That Samina Malik is not in jail tonight is clear evidence that the Judge does not consider her to be any sort of terrorist. That she was convicted at all meant, I suppose, that some sort of punishment was in order. But since she isn't a terrorist, what is her crime? Poetry? Hardly, although the sentiments she expressed formed a large element of the prosecution's case. Possessing materials likely to be useful to terrorists? Technically, yes. But every home contains many items likely to be useful to terrorists. The Al Qaeda training manual she downloaded from the internet has been downloaded many times by many people for many purposes. If a proper terrorist wanted to get hold of it, he'd hardly need to borrow it off Samina. He could have my copy. Sending an email to a terrorism suspect? Only insofar as that brought her to the police's attention. Working at Heathrow?
That must have been it.
After all, we know how much terrorists love airports.
While the punishment of 100 hours' community service isn't the outrage many had feared, it's still wildly disproportionate for what is fairly clearly a thought-crime. Because, make no mistake, if there had been any serious suggestion that she was a terrorist, or even a potential terrorist, she would have gone down. For a long time.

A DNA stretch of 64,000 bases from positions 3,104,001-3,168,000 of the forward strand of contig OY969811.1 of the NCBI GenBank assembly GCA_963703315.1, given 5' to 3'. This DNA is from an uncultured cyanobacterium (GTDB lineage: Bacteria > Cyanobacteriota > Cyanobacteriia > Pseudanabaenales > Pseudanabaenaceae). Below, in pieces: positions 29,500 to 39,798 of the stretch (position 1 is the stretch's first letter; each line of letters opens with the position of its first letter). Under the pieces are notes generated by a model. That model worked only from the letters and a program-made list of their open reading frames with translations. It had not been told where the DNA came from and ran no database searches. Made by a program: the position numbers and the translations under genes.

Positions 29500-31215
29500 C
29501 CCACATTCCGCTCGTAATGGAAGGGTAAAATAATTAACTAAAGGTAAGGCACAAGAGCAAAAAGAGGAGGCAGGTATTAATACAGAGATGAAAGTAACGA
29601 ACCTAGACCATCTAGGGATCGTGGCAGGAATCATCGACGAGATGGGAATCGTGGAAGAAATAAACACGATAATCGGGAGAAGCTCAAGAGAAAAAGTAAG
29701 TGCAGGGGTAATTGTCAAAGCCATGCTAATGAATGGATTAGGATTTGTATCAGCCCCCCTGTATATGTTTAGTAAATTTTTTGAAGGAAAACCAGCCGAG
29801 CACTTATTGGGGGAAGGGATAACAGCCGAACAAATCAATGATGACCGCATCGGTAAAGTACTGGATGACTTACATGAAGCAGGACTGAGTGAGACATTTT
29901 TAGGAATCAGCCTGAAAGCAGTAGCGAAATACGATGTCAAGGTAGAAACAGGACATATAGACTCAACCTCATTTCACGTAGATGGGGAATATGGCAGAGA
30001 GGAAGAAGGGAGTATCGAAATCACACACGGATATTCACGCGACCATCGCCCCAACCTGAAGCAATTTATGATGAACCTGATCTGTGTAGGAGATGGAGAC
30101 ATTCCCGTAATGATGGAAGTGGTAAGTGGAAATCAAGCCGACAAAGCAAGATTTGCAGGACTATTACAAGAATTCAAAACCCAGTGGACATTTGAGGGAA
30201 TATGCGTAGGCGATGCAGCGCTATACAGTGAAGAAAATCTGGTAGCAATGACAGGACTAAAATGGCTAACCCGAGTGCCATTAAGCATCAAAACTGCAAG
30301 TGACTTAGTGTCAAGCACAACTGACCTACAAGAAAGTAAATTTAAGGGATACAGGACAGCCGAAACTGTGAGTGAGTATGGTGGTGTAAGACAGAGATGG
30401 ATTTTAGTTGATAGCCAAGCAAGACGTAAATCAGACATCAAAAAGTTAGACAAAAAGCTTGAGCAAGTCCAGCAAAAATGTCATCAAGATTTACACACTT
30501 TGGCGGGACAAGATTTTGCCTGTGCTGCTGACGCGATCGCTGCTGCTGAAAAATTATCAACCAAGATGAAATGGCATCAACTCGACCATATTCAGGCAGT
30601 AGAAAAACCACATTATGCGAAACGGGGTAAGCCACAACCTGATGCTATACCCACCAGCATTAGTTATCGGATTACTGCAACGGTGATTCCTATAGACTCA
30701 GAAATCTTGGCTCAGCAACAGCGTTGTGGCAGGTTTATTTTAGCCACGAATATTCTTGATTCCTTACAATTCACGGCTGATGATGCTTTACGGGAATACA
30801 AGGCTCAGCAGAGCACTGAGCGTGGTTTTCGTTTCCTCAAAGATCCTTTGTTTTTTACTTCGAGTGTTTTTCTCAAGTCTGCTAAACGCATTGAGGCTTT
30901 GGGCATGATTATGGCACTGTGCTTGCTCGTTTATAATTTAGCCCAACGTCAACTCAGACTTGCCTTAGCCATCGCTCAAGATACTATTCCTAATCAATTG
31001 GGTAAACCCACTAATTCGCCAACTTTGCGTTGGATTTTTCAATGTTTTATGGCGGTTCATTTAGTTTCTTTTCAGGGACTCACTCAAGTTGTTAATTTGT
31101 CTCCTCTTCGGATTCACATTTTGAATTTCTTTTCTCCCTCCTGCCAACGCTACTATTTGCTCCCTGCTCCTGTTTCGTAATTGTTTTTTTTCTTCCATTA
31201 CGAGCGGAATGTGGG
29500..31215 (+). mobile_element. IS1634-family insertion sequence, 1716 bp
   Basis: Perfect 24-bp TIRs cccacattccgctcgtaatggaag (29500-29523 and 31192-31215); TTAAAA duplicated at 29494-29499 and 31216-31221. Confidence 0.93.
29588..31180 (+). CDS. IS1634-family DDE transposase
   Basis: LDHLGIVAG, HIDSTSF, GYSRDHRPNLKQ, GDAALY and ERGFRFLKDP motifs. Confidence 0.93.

Like Mohammed Atif Siddique, who was sentenced to 8 years at Edinburgh High Court in October for downloading terrorism-related material onto his laptop. The material comprised videos, pictures and sound files "concerned with radical Islamic politics", and included footage of Osama Bin Laden and the World Trade Center attack. He also published links on his website to sites offering such material. This amounted to the offences of "providing instruction or training in the making or use of firearms and explosives by means of the Internet", and of "distributing or circulating terrorist publications with the intention of encouraging or inducing or assisting in acts of terrorism."
Sentencing Siddique, the judge noted,
The only purpose in setting up a website containing links to this material could have been to provide others with instructions or training material in the making and use of firearms and explosives...Given that you were providing internet access to what are admittedly terrorist publications, it is difficult to see what else was intended other than the encouragement of terrorism.
It's hard to see the difference between Malik's crime and Siddique's, except that of scale: the operation to arrest Siddique involved more than a hundred police officers, while Malik gave herself away by sending e-mails and posting her poetry on the net. Which either shows that the law is working as it should, distinguishing between real threats and harmless fantasists, or Malik was fortunate to have a pretty face and a butter-wouldn't-melt pout. To be a girl, in other words.
If she had appeared in court wearing a beard instead of a hijab, and the facts presented to the jury had been exactly the same, does anyone believe she would have got off so lightly?